About Red Tales

Here's an evolving electronic collection of short prose pieces, with a poem contributed occasionally. Brevity guides. Although sometimes a piece will run to 900 words, most pieces are much shorter. Here one may find erotica, flash fiction, brief observations, and modest improvisations. Another rule is that each piece must have something to do with"red"; at least the word has to appear in each piece functionally. . . . All pieces are numbered and titled, so there's a de facto table of contents running down the rail below, under "Labels" (scroll down a bit). Browse for titles that look interesting, if you like. Thank you for stopping by. Look for some red today, tonight.

"Flaming June," by Frederick Lord Leighton

"Flaming June," by Frederick Lord Leighton

Sunday, February 28, 2010

110. Planting Radishes

The first time I planted radish seeds, I was seven years old. Soon I learned phrases like "you have to keep them watered," "the radishes are up," and "you have to thin them." I learned that when you plant seeds you also plant a probability that you will receive advice and instruction.

I disliked thinning radishes--killing several plants so another could fulfill ambitions; yanking out a plant that a seed had toiled to become, seeing it wilt instantly. No good at all.

After they'd grown a while, I pulled some, and what a great red globular surprise! I pulled, and there was a fat red things with a white tail and a green extravagance.

I washed a radish, rinsed off soil. The radish then gleamed. Light from a star we called the sun landed on it.

I bit into the radish, and its hot sweetness wasn't too much for me. My seven-year-old-taste-buds liked it fine, that taste, although I still don't know what a taste-bud is.

The meat of the radish was white, almost translucent like ice or a spiritual notion which the red cover of the radish had hidden. How do I know spiritual notions can be translucent like ice? Because I've planted radishes and eaten them. That is why.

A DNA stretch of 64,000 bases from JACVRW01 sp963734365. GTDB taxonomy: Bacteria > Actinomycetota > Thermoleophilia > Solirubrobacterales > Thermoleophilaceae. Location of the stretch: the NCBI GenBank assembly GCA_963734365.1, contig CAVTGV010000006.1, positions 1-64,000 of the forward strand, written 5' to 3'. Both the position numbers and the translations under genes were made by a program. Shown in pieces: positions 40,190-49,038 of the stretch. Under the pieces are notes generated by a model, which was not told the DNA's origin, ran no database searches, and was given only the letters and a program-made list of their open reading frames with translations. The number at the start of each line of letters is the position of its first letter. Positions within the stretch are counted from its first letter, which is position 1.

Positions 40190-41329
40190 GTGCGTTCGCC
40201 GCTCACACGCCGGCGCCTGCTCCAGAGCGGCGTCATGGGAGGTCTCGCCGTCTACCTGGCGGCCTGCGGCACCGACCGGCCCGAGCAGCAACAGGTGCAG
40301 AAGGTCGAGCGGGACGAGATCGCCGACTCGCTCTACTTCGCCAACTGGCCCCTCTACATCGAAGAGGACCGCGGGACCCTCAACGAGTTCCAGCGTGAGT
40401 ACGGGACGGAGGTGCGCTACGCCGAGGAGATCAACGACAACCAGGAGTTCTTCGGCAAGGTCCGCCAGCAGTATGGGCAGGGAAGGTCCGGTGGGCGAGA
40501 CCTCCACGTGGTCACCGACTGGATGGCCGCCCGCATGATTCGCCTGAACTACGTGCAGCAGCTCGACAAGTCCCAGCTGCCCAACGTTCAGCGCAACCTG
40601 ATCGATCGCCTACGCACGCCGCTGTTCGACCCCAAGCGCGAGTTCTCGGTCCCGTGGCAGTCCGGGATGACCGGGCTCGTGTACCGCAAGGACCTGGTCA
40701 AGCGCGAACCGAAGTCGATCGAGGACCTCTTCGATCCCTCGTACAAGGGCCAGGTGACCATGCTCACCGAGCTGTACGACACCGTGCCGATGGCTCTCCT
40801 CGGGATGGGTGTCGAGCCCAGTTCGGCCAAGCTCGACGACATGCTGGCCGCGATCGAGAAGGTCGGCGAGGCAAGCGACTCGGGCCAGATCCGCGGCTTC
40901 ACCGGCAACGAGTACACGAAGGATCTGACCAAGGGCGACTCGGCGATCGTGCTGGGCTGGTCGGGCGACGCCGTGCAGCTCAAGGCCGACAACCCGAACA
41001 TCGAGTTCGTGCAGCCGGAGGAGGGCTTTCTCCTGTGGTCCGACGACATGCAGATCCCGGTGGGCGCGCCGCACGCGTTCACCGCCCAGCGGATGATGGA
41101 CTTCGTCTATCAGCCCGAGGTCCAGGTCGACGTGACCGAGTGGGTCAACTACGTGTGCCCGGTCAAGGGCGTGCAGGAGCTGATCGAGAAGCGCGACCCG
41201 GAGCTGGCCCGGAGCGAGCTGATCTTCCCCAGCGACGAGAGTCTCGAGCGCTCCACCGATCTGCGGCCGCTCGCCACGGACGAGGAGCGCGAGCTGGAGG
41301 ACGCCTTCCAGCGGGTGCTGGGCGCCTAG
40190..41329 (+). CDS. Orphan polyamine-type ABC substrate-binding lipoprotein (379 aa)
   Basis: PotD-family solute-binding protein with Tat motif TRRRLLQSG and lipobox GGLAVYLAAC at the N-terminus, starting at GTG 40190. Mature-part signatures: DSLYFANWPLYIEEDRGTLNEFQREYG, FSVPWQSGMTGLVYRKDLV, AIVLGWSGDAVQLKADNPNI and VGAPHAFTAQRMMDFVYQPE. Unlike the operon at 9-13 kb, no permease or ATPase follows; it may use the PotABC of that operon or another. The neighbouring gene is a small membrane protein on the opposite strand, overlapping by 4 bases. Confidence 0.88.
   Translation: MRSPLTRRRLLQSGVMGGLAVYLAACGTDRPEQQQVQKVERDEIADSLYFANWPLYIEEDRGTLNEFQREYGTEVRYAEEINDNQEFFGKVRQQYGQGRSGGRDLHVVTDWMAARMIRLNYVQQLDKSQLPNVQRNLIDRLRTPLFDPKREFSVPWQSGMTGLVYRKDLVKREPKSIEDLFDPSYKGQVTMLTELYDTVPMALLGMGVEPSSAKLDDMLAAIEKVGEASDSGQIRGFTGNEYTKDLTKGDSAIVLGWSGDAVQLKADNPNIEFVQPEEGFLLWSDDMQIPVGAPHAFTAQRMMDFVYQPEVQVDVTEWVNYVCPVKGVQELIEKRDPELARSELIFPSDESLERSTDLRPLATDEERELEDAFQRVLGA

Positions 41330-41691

Saturday, February 27, 2010

109. Keep on Keeping On

A cat probed an empty red-labeled can of food with its nose, the can sliding on a wooden floor, on which exotic shapes of sunlight lay, and from the radio, voices discussed contemporary Cambodian music and Pol Pot's hell, which was not hell but real.

We sipped warm liquid from cups, read news of war and folly--a failed attempt to clean a poisoned bay, a skater's choice not to perform a certain jump.

We spoke of our exhaustion. We get up and work. We get up and work.

Sunlight on the floor migrated. We spoke of laundry. Elements of the day accumulated to make another day. We knew enough not to speak of the incoherence of accumulation. Thinking thoughts and performing tasks, we continued. We kept on.

Sunday, February 21, 2010

108. Alpine Ride

Gus was my horse that day--"a known eater," said the wrangler, a cowgirl from Portola.

Horses and us--we picked our way through heavy timber, sunlight shafting through to illumine ferns nourished by springs.

From a clearing, we saw mountains higher than the mountain we here on. Horse-tails swished. Sweet odor of horse manure sometimes wafted. Then there: the painfully blue lake, exquisite and real.

Gus liked to sop and nip red heads of Indian paintbrush wildflowers; chew; snort. I let him eat, wasn't supposed to.

It was summer, we were riding a loop, and Gus had a sense of how pointless it all was. Alpine breezes pushed off the lake. I nudged Gus forward, past wildflowers down the the rocky, dusty, dry trail.

Monday, February 15, 2010

107. Red Cabins In Sweden

Summer cabins in Sweden are painted a singular red influenced by a mineral, copper.